|Editor||P. Cunningham (ed.) Identities and Citizenship Education: Controversy, crisis and challenges|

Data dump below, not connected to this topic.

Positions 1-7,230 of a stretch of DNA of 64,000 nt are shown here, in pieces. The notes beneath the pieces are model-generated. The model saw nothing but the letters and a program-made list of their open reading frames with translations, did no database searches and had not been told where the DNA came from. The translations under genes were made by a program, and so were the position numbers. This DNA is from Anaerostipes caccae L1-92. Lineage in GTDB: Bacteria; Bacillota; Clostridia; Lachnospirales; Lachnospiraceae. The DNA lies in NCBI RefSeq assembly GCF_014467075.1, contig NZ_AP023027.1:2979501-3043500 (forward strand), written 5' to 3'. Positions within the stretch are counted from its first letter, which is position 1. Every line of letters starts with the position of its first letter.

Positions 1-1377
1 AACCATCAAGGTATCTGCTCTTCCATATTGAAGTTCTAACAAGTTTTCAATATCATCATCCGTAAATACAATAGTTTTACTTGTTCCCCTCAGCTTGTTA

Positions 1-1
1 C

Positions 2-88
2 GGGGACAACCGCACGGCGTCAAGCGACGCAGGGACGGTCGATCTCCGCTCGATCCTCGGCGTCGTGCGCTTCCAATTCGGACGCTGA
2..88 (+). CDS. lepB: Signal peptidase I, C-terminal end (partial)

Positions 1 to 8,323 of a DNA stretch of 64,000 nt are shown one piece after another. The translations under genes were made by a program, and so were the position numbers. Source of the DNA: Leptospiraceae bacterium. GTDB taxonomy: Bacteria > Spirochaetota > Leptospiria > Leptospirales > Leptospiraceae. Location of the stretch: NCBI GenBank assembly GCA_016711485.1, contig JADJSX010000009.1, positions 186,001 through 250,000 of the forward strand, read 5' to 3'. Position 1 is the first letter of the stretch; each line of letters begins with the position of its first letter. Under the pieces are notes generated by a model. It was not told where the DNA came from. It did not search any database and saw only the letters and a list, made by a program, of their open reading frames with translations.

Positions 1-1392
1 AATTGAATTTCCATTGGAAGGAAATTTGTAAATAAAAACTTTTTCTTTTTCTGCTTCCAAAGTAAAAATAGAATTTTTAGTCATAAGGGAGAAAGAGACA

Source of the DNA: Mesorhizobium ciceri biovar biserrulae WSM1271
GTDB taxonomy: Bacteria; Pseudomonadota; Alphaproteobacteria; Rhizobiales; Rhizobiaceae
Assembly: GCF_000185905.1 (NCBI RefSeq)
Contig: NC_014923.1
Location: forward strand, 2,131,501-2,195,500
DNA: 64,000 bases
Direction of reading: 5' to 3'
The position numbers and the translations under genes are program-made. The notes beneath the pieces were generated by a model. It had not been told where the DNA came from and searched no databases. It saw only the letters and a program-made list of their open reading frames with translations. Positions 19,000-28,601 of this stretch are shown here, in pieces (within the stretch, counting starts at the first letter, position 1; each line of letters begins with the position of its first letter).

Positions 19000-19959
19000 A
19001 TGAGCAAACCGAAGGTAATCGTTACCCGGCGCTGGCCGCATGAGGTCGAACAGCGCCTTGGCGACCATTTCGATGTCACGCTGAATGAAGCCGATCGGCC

This paper has been developed from initial observations regarding the state and status of Citizenship Education in a small sample of independent schools in England, the main purpose of which was to gain some understanding of how pupils in that sector – who are typically from socially, politically and economically privileged backgrounds – are prepared by schools for their roles as citizens, and how they perceive that preparation. The context and significance of independent schools in general in England is outlined, followed by a more detailed description of the schools in which the research took place and of the social origins and aspirations of the pupil sample. Some data are presented, discussed and interpreted, followed by conclusions which relate to the research focus schools and similarities and differences between the findings of this research and those of the much larger CELSI study (Kerr et al 2007; Keating et al 2009, 2010) into school provision of Citizenship Education in England. While nothing specific can be extrapolated from the findings to be applied with certainty to any other schools – whether independent or state-funded – this study is valuable in that it constitutes what is thought to be the first attempt to map and understand the place of citizenship education in England’s independent schools, given the dearth of published research in this area. One tentative conclusion is that there is a complex ‘something’ about the essence of independent schooling which contributes to the development of effective citizenship education. That ‘something’ is unlikely to be the residential aspect of boarding, as there is no indication in this study that boarders are more socially committed and aware than their day-pupil peers, so that eight possible aspects of that ‘something’ are identified and briefly considered.